Around 1974 OPEC countries shifted their investment from short-term (mainly Eurodollar) investments, to long-term ones (mainly loans to governments). Chapter 5 explores what happened when OPEC dollar surpluses overtook the Eurodollar market’s ability to absorb them. Oil producing countries began offering loans directly to governments starting with Egypt, Syria, and France, expanding to other Western countries. The American administration realized that direct investments in the U.S. would have a less detrimental effect on the dollar. Despite public outcry and fears of oil producing countries taking over U.S. firms, the Ford administration promoted direct petrodollar investment into the country. The Treasury actively encouraged OPEC investments in the US, which Selva illustrates with the example of a $100 million investment in telecoms giant AT&T, “openly approved by the Ford Administration” (p. 301).

The research is well documented with archival material across Europe and the U.S. Beyond the archives from international financial institutions, governments, and central banks, the author also relies on archives from the CIA which offer an objective and strategic assessment of the international monetary questions at the time. Selva does not shy away from the complexity of the international monetary system and manages to connect the domestic situation in the U.S. to the troubles of the international monetary system with skill. However, he sometimes lets this complexity cloud the clarity of his argument. The writing is dense. Some paragraphs extend over many pages, some sentences over many lines.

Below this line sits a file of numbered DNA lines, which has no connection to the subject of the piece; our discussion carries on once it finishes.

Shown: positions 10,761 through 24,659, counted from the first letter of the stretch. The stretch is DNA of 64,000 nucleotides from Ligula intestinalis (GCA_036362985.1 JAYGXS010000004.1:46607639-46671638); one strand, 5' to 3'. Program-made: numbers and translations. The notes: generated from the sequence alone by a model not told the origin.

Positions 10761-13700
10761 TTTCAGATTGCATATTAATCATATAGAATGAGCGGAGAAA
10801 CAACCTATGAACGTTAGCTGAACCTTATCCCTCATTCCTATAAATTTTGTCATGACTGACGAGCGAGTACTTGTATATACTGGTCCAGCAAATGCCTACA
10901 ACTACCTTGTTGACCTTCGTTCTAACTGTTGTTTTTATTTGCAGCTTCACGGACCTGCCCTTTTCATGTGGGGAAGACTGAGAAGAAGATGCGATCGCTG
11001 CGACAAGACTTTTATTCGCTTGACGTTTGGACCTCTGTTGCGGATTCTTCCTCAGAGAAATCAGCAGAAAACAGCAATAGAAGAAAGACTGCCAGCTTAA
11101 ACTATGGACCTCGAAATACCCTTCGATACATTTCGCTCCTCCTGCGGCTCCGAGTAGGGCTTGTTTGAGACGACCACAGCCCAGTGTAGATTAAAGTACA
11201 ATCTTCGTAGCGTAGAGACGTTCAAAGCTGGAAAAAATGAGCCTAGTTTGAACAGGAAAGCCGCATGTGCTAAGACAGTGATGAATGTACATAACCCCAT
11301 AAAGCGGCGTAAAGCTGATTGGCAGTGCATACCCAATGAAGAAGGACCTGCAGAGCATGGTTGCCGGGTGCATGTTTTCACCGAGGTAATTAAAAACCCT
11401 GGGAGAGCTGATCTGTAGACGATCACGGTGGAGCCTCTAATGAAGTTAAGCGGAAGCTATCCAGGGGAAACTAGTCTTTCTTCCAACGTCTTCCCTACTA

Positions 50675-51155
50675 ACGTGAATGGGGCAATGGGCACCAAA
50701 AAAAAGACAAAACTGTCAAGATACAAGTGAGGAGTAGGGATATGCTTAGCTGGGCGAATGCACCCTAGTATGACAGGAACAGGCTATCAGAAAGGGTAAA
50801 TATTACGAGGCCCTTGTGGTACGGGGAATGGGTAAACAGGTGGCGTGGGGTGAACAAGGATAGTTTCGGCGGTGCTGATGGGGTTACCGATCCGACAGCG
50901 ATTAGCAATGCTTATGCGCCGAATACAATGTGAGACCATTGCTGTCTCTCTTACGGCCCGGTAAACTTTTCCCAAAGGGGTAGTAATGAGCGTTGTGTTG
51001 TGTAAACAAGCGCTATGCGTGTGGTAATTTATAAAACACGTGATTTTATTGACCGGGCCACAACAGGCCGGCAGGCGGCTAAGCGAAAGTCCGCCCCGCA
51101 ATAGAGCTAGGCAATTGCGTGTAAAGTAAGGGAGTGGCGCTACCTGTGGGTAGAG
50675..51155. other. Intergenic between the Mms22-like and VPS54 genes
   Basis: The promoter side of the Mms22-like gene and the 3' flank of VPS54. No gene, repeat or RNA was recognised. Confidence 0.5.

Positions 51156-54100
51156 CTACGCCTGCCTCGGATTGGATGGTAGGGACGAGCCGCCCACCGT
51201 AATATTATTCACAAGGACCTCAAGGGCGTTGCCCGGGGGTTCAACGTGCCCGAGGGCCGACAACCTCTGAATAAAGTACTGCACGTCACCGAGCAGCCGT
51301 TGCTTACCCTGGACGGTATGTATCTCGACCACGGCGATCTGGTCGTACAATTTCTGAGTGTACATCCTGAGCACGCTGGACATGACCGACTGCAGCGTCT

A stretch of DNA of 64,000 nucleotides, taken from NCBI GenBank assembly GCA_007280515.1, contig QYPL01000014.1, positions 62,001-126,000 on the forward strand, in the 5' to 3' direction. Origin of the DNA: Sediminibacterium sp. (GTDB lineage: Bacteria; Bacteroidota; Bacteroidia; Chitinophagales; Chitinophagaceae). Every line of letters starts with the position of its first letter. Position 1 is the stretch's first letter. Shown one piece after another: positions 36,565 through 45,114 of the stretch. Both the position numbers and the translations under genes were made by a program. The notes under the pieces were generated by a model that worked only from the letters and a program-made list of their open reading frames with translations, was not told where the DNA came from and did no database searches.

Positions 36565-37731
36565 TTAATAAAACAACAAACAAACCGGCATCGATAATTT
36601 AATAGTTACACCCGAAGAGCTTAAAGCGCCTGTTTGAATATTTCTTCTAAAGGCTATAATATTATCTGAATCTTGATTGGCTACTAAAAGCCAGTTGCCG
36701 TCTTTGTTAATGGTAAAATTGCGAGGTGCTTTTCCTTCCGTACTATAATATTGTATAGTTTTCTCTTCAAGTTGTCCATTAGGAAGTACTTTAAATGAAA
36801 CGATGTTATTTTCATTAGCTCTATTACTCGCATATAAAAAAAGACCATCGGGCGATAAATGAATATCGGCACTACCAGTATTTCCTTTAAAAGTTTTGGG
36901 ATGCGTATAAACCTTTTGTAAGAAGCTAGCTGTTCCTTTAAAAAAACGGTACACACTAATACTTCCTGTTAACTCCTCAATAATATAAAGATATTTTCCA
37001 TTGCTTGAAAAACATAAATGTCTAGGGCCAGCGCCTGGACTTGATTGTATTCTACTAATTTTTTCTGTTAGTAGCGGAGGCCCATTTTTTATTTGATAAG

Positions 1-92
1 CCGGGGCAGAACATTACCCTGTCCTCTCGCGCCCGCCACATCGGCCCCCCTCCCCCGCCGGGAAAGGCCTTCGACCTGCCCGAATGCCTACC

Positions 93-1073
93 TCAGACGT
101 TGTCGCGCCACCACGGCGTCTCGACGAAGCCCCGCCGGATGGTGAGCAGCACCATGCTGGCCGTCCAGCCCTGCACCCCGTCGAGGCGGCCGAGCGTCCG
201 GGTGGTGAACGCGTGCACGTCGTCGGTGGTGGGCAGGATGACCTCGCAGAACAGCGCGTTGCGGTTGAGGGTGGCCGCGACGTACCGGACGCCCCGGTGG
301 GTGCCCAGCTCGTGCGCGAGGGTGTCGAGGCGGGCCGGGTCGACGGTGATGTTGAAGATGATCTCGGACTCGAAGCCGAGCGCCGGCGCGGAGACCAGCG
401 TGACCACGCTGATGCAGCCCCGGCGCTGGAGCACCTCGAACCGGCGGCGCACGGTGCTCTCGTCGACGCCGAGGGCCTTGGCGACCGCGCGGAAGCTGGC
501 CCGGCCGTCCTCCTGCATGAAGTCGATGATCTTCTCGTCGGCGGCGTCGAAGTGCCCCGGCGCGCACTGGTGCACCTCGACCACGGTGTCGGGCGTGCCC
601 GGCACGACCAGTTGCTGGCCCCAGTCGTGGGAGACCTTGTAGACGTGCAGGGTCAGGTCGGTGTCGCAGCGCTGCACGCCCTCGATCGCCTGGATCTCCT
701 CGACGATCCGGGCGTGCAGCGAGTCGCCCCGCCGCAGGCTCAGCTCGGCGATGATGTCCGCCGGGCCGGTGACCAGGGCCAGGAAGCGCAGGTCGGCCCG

Nonetheless, Simone Selva’s contribution is a solid piece of serious scholarship that helps better understand the origins of the 1970s oil crisis, and how the U.S. managed its balance of payments. It offers a review of American policies at the point when markets became more open and oil production took the center stage in international finance. As such, this detailed analysis will benefit financial historians of the period as well as scholars interested in energy finance and modern American historians.



Alain Naef is a teaching fellow at the Economics Faculty of the University of Cambridge, where he is finishing a PhD on the role of reserve currencies during the Bretton Woods period. His latest working paper on the Gold Pool with Michael Bordo and Eric Monnet is available at and his work on central bank intervention is available at

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Subject(s):Agriculture, Natural Resources, and Extractive Industries
Economic Planning and Policy
Financial Markets, Financial Institutions, and Monetary History
Government, Law and Regulation, Public Finance
Geographic Area(s):Europe
Middle East
North America
Time Period(s):20th Century: WWII and post-WWII